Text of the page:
1. Propane in the tank/cylinder must vaporize before it can "flow"
2. Normally, if container has not been providing vapor recently, it will be at ambient temperature.
3. As you begin taking vapor from container, the liquid in the container vaporizes and cools. As the liquid coola, pressure within the container goes down.
4. To keep the container pressure up, heat must flow into the cooling liquid. This heat flows primarily through the wetted walls of the container - walls contacting only vapor have a negligible effect. There's a lot more wetted wall when the container is 80% full than when the tank is 20% full.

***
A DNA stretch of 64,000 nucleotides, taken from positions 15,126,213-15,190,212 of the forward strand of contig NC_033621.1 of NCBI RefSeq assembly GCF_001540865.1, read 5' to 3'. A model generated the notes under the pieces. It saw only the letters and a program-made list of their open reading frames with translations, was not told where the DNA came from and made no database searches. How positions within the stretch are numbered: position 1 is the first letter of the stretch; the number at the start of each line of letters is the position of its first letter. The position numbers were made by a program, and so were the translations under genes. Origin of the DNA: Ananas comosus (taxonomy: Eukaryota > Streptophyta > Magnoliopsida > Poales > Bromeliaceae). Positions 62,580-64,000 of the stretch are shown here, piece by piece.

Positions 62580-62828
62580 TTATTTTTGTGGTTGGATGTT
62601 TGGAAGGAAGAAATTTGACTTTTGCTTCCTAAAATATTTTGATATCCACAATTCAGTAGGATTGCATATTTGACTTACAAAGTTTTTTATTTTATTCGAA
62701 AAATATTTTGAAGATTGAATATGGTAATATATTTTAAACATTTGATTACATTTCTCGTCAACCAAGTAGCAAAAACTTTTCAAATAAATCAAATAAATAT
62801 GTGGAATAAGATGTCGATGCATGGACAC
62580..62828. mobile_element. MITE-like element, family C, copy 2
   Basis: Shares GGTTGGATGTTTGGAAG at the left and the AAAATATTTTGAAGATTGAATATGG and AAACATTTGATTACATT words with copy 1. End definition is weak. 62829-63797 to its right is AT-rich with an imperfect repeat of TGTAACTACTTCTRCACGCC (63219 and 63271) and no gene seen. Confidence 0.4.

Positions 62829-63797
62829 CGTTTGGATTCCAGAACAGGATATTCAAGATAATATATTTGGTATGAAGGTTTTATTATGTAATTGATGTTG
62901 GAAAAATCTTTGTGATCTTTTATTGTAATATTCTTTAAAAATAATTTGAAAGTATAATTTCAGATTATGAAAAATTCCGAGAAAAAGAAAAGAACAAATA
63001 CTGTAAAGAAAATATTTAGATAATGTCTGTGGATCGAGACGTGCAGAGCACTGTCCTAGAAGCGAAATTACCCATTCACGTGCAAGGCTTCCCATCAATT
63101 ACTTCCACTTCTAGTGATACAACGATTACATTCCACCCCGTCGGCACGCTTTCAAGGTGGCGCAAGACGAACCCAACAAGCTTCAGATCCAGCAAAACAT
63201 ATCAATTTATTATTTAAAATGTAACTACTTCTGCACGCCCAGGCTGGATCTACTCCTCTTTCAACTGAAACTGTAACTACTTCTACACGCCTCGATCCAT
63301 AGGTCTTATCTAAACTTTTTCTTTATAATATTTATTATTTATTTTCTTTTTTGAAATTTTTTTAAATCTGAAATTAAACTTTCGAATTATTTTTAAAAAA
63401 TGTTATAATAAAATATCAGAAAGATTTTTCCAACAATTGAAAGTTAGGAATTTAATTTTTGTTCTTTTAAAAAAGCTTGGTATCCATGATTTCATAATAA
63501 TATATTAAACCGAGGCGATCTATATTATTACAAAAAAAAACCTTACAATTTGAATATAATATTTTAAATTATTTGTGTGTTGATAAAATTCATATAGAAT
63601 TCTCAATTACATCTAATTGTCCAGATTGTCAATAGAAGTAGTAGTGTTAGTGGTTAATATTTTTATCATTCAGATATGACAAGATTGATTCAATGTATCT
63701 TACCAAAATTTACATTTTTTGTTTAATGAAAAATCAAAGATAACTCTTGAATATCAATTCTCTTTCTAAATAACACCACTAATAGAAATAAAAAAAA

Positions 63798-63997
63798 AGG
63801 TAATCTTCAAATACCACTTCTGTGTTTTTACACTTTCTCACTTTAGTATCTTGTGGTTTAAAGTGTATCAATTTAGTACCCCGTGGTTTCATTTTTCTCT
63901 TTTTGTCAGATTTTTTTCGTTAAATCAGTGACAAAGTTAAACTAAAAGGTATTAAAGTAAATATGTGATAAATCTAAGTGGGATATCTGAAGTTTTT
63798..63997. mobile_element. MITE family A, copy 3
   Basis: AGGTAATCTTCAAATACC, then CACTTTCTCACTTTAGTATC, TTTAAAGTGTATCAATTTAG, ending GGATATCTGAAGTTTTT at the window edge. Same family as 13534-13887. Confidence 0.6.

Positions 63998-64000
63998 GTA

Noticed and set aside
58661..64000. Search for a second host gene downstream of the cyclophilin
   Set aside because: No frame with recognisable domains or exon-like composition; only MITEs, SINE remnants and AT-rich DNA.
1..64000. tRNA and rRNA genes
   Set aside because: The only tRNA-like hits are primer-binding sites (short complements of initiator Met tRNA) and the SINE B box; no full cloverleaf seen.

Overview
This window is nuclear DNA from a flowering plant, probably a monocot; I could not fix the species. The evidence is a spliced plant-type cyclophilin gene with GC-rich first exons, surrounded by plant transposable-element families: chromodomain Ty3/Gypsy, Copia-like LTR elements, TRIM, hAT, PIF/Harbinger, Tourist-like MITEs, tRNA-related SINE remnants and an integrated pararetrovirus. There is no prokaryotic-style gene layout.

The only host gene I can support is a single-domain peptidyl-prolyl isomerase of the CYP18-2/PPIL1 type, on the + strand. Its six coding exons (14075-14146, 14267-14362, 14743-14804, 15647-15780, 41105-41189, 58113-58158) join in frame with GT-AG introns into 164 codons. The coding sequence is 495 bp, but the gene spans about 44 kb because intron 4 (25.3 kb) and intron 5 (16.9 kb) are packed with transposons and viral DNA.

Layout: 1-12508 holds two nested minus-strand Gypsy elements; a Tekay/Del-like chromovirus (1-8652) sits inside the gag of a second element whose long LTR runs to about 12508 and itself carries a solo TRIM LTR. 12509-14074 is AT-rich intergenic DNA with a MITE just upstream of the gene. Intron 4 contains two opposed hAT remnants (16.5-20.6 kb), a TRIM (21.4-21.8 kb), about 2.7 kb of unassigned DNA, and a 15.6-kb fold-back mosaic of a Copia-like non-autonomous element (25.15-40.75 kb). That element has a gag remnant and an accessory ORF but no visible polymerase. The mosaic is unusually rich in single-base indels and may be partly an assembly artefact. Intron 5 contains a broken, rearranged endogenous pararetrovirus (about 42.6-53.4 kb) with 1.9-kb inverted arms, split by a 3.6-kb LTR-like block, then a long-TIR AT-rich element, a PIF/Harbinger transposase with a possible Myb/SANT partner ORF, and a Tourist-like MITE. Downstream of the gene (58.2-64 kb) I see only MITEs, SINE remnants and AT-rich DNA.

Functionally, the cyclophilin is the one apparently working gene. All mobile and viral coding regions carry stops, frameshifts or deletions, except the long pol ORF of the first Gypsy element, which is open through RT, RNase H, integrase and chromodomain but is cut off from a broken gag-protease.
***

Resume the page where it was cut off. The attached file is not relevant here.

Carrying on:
5. The more wetted area (the fuller the container), the more heat flows in, and the faster vapor is produced. (DO NOT insulate a propane cylinder - this works against you by keeping heat from flowing into the container!)
6. LP appliances require about 1/2 psig (11 inches water column) of pressure. A tank at about -40 degrees F will have this pressure. But if you start removing vapor from this tank - reread 4 and 5.
A larger container provides more wetted area than a smaller tank it can keep the vaporization rate up. A 20# cylinder 80% full will have more wetted area than a 30# cylinder which is only 40% full, and the 20# cylinder will be, at this condition, able to provide greater vapor flow.
Remember - it is vapor coming from the tank, not liquid. (This statement is not true for tanks used with generators or other propane motor equipment).
2011 3500HD Duramax/Allison/90 Gal Aux
2015 HD Limited Low